M. Sc. Thomas Gellrich

  • Karlsruher Institut für Technologie (KIT) Campus Süd
    Institut für Regelungs- und Steuerungssysteme
    Geb. 11.20 (Engler-Villa)
    Kaiserstr. 12
    D-76131 Karlsruhe

Curriculum Vitae

Studied electrical engineering and information technology at the Karlsruhe Institute of Technology (KIT) with a focus on control engineering and at the Universitat Politècnica de València in Valencia, Spain; Work experience at Alfred Kärcher GmbH & Co. KG in the field of robotics and at Dieffenbacher GmbH in the electrical design devision; 2015 master thesis entitled "Development of a nonlinear hybrid observer for reliable estimation of the rotor resistance of an asynchronous traction machine" at the Institute for Control Systems (IRS).

Since March 2016 research scientist at the FZI Research Center for Information Technology at the Karlsruhe Institute of Technology in the research division Embedded Systems and Sensors Engineering (ESS).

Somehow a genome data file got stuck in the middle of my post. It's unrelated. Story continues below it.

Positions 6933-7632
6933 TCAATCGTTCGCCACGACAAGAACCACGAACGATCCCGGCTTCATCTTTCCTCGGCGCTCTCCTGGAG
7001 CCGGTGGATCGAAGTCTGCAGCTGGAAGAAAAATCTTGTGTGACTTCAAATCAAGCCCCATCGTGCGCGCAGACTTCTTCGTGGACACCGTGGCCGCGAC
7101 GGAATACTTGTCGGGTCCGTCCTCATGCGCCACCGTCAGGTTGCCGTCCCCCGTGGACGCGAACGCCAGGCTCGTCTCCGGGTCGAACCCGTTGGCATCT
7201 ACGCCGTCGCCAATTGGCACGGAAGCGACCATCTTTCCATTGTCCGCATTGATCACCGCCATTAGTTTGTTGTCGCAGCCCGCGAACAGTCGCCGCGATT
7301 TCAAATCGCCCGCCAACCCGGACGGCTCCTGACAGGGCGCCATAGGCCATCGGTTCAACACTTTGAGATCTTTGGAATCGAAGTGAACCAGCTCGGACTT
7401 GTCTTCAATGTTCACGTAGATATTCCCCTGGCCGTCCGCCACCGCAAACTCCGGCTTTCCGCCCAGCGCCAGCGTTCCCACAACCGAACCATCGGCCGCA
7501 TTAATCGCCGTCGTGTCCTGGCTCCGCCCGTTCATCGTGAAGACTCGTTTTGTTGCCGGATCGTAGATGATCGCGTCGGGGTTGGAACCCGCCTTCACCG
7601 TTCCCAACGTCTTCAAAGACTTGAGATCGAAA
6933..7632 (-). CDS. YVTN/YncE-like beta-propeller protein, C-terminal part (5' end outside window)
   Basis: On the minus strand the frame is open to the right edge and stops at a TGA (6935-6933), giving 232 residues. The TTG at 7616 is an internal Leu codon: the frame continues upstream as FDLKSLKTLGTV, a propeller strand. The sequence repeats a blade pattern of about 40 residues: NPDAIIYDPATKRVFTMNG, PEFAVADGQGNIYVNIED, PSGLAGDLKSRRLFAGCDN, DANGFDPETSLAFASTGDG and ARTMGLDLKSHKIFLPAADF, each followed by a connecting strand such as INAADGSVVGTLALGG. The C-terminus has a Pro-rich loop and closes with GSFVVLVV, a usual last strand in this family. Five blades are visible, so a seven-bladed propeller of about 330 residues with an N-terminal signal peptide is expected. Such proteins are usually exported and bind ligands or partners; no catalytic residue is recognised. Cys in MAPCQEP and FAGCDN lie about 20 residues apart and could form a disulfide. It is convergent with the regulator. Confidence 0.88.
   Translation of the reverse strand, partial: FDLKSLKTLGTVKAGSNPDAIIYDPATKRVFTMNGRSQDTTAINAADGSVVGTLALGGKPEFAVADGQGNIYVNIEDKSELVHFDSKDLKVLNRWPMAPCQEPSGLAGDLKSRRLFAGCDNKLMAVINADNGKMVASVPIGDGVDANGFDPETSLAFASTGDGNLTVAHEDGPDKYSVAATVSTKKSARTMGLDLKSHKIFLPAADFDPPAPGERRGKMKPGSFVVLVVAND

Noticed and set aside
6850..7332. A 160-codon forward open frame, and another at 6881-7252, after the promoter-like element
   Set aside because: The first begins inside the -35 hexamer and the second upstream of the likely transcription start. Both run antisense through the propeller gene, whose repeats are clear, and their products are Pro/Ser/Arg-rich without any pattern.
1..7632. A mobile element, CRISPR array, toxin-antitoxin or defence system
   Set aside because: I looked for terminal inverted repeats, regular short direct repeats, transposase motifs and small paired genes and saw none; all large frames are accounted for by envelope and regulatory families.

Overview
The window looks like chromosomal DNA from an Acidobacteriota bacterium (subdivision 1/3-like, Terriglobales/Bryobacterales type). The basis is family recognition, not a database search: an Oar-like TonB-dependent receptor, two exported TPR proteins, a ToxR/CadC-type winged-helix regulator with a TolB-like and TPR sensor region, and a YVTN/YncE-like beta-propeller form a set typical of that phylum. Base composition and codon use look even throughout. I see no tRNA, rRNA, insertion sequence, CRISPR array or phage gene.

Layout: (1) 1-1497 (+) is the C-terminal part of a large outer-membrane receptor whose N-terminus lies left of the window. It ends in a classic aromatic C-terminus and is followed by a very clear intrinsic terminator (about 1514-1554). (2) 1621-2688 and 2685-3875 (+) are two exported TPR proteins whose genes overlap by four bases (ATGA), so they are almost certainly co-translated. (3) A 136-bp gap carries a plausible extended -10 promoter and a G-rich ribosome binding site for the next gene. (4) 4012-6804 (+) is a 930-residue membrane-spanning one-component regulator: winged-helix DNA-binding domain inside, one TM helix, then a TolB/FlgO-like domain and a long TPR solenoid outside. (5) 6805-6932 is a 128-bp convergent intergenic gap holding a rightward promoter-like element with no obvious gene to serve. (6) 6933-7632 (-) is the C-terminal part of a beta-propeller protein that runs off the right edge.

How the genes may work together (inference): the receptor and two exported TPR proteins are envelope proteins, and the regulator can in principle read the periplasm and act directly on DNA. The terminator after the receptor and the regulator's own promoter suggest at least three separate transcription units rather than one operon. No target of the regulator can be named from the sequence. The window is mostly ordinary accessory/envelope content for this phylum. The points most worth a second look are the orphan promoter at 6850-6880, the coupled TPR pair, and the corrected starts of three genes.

Since March 2020 research scientist at the Institute for Control Systems (IRS).



Modeling and control of multi-phase systems

Loop heat pipes are used in space applications and computer systems for energy-efficient thermal control. A heat pipe has the advantage that it enables the transport of large quantities of heat with a small cross-section, so that a high heat flow density is achieved. Especially with loop heat pipes, the heat transport is not stimulated by a pump but by capillary forces in a wick structure. In addition, the spatial separation of evaporation and condensation allows heat to be transported over longer distances to the sink. In this way, for example, satellite components are cooled in space.

In multiphase systems, such as the loop heat pipe, transient operating states occur due to thermodynamics, which increase the complexity of modeling and subsequent control. Therefore, the question arises as to how high the level of detail of a model for the design of a control system must be and how a combination of the controls of different operating states can be achieved.

The aim of this research is to find a control modeling mechanism for multiphase systems and to develop a suitable model-based control strategy. A major challenge is the dynamic description of thermodynamic processes.


Open Theses
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